Tips From an Irvine AP Tutor: AP US History: Decoding the Textbook
Students preparing for their AP US History class in the fall will find a very thick and in-depth textbook at their desk. Although US History only covers events from the period leading up to the Revolutionary War to current, the course is much more intricate than AP World History or AP European History courses. Students will learn about pivotal battles, important dates, and social change throughout the history of the United States. Reading through the text book can seem overwhelming at first, however, if students know how to utilize the study different elements within the book they will have an easier time during the summer and throughout the year. When broken into smaller parts, AP US History can be very manageable, and students will have a better chance at success if they can decode their textbook before the first day of class.
1. The glossary
One of the first things students should look at is the glossary at the back of their text book. Students using an online version of their textbook will find it at the bottom of their chapter list. The glossary is a list of all important or unfamiliar terms used throughout the text. If students know how to use the glossary, they will save tons of time because they won’t have to search through endless pages looking for a vocab word from the previous week. Additionally, students should be aware that each and every word found within a glossary has been highlighted as important for a reason. These words often appear on quizzes and exams and are used in class discussion (READ: Last Minute AP Study Guide).
2. Timelines throughout the book
Most US History textbooks have timelines that appear throughout the book. This is an important element of learning and an opportunity for students to learn about cause and effect as well as historical consequences. For instance, perhaps a small conflict leads to a much larger battle or war; maybe changes in politics lead to economic change. It’s essential for students to be able to learn what happened first, second, and third and understand the importance of linear elements in general. Whenever a student comes across a timeline in their book, they should make note of it and record the page so they can refer to it easily in the weeks to come.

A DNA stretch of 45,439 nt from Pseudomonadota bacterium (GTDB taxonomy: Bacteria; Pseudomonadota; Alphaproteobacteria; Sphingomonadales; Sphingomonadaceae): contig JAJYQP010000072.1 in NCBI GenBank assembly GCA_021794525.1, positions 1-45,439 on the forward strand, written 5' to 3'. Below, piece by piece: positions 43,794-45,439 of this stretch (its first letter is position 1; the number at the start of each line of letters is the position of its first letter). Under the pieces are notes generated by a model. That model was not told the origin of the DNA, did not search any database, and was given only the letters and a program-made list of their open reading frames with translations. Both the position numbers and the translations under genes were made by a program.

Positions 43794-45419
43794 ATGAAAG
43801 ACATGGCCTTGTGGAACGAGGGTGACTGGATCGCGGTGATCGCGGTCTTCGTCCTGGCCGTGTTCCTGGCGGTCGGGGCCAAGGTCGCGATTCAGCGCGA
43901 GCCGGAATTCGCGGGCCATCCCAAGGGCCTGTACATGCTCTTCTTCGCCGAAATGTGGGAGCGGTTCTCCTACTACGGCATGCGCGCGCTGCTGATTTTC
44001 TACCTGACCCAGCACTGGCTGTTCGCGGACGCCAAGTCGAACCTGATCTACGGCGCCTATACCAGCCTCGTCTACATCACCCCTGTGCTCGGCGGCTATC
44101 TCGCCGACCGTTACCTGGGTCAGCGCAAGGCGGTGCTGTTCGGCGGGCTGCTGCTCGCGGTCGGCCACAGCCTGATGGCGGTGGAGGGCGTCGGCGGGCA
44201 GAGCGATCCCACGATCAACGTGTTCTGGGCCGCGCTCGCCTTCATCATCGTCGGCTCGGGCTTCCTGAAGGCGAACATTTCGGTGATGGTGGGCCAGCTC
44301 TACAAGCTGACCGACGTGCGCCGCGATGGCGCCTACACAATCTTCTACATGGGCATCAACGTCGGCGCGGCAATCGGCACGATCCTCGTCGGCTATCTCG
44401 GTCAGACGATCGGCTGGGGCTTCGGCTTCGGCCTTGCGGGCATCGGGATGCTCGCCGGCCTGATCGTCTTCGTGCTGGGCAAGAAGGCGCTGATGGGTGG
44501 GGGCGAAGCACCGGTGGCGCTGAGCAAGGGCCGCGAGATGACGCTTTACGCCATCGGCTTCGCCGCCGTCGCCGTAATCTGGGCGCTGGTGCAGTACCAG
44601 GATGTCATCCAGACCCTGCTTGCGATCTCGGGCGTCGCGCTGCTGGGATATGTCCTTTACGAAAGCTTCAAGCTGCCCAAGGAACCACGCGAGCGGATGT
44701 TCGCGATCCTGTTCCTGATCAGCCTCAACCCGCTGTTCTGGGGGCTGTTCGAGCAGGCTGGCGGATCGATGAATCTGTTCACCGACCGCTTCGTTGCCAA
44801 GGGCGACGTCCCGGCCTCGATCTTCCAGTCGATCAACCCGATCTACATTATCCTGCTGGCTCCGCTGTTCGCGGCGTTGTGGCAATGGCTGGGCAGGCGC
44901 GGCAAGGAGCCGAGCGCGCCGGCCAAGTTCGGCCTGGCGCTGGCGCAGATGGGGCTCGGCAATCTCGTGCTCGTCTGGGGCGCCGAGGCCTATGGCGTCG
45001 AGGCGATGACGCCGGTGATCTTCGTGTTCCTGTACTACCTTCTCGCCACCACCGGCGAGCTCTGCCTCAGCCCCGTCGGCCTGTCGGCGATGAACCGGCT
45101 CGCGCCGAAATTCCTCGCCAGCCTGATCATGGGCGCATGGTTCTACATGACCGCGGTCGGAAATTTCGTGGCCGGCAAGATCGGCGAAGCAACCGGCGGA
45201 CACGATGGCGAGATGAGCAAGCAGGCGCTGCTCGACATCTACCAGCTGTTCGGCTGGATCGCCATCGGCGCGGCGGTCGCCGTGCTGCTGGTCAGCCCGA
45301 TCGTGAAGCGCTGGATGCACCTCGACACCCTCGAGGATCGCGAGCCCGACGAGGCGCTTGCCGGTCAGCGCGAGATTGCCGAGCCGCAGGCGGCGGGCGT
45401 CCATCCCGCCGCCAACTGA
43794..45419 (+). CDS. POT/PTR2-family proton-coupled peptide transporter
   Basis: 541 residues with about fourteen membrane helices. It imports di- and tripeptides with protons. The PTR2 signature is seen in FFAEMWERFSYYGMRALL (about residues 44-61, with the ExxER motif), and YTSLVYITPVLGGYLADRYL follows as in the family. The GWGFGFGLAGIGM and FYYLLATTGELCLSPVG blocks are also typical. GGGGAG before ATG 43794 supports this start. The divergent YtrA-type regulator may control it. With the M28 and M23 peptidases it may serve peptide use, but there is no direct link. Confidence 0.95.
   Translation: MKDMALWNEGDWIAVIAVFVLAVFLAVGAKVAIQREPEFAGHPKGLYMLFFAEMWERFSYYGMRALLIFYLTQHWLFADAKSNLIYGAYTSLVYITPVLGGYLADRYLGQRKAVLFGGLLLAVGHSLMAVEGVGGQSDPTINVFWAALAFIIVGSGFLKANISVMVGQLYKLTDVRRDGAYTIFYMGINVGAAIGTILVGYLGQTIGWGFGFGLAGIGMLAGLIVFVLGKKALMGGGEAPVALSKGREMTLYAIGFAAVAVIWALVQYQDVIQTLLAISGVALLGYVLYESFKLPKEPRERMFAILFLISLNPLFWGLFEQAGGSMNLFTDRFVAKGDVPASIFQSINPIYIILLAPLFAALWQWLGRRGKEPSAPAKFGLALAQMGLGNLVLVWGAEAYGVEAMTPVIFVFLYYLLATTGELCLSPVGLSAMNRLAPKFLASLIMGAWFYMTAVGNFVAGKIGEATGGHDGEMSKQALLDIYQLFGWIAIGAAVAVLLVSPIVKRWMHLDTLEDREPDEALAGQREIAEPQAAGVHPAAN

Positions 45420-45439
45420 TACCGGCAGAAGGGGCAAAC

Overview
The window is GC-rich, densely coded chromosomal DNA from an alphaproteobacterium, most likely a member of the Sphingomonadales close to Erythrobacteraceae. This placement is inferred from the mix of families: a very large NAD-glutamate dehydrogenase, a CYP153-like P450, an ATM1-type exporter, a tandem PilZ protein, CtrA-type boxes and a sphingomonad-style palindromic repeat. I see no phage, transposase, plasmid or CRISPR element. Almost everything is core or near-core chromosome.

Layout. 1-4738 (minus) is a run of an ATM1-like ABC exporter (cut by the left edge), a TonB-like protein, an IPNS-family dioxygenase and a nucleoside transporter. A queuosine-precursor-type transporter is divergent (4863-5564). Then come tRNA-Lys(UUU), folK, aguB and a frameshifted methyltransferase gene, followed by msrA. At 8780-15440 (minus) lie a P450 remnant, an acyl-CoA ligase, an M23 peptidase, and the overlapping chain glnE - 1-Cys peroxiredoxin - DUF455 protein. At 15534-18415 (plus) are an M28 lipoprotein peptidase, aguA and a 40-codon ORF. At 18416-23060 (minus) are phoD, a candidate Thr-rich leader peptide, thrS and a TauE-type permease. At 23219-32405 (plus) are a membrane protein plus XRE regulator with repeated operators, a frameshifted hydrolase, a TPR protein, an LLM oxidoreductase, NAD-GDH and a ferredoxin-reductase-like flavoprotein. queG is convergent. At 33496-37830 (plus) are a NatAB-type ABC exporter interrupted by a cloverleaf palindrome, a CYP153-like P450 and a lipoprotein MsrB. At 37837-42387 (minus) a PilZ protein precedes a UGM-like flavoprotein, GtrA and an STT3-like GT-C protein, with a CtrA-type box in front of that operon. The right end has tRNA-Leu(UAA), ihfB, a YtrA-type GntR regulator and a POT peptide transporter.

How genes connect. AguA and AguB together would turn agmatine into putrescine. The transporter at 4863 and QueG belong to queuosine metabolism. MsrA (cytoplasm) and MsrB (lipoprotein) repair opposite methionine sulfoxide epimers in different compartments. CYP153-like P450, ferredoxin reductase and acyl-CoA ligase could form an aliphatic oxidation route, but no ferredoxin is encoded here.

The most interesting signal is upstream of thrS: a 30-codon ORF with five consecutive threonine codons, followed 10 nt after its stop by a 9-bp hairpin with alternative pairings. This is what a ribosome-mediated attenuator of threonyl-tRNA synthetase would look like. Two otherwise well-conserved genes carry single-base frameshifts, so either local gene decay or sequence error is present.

3. Chapter introductions
Nearly every student will pass over the chapter introduction; however they can be extremely useful. The chapter introduction will let students know what the chapter covers, as well as what it does not, and covers some learning objectives. If students take a couple of minutes to look at their chapter introduction before reading, they’ll know exactly what is going to be introduced, and this will give them a lot of clues about what will be covered in class as well as in at-home assignments. Upon completing the chapter, students are encouraged to look back at the learning objectives and see if they meet some or all of them. If they don’t, they should consult their teacher or a tutor (READ: 5 Reasons to Get an In-Home Tutor this Summer).
4. Key players
There are several key players who appeared throughout US history. Whether a President, General, or a social activist there are several figures students simply need to know about. It can be overwhelming to learn about these important historical figures while also trying to learn about dates, foreign affairs, and economic development. If students sit down over the summer and learn about these important people, they will have an easier time once school starts in the fall.
5. Cause and effect
Learning how to decipher cause and effect is one of the most important skills AP US History students can develop. One thing happens because another thing happened first and people react to their environment. If students are not yet familiar with the complex issues found in cause and effect they should make this their primary focus for the remainder of their summer study. US History students should always be asking themselves “why” and “who.” Why did this person react in this way? Why didn’t they do something else? Who influenced change and who advocated for things to stay the same? If students can understand cause and effect as a concept, they are much more likely to be successful in their course overall.
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